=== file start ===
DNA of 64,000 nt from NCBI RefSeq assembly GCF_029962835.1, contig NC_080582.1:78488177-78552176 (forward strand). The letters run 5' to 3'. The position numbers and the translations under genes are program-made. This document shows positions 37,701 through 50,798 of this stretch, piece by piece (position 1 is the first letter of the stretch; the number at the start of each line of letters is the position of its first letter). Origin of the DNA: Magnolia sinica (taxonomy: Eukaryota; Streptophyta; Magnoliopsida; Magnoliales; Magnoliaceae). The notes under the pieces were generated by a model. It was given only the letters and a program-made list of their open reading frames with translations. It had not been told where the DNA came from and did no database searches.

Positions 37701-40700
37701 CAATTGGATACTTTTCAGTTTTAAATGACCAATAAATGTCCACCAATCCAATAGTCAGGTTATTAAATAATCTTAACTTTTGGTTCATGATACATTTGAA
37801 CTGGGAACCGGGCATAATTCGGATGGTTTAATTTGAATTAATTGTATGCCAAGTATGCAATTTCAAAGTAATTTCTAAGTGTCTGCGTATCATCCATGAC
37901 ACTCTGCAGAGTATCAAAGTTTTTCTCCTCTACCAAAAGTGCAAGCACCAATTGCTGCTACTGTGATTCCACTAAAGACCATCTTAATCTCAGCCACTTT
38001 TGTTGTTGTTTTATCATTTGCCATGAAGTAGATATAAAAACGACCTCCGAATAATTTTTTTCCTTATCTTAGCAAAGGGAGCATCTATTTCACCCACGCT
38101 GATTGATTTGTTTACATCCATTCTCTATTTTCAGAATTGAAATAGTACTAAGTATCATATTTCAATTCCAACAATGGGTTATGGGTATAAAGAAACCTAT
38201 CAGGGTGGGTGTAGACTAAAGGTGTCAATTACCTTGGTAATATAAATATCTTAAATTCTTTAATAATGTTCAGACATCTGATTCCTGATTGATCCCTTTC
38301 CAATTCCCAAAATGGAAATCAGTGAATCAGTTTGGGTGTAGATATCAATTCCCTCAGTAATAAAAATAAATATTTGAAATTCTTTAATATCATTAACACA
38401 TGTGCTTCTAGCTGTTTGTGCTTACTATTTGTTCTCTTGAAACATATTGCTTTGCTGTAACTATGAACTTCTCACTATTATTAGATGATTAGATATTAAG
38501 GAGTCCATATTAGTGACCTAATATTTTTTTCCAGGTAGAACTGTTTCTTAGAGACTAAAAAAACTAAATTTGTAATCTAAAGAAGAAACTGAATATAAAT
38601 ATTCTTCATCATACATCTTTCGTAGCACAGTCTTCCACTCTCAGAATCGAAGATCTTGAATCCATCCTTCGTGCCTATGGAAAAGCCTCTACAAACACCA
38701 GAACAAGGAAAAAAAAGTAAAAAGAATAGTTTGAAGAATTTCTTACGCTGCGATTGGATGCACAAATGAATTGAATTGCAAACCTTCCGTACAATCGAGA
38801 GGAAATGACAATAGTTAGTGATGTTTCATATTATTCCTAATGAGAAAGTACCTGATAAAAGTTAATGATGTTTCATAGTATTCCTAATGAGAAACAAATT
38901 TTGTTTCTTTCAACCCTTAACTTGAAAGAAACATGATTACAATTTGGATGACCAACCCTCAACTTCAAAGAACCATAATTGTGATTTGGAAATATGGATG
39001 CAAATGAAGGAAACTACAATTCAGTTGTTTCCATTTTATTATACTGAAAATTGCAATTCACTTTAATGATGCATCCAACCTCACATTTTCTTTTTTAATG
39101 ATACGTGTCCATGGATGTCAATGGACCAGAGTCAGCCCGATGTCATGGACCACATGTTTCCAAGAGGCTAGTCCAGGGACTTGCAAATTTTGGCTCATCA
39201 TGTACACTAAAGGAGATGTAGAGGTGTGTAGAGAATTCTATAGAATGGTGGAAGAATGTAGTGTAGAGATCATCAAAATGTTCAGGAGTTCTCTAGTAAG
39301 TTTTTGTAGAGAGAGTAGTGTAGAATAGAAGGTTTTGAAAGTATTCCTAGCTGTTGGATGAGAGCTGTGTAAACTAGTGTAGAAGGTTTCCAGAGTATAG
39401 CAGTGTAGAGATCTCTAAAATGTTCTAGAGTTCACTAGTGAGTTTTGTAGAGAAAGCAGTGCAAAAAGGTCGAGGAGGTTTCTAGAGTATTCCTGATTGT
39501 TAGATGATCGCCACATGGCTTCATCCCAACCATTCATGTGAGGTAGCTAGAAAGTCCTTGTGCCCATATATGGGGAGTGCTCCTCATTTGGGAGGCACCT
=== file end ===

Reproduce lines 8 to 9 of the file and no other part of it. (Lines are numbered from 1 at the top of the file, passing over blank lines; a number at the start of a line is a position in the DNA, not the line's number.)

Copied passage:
38201 CAGGGTGGGTGTAGACTAAAGGTGTCAATTACCTTGGTAATATAAATATCTTAAATTCTTTAATAATGTTCAGACATCTGATTCCTGATTGATCCCTTTC
38301 CAATTCCCAAAATGGAAATCAGTGAATCAGTTTGGGTGTAGATATCAATTCCCTCAGTAATAAAAATAAATATTTGAAATTCTTTAATATCATTAACACA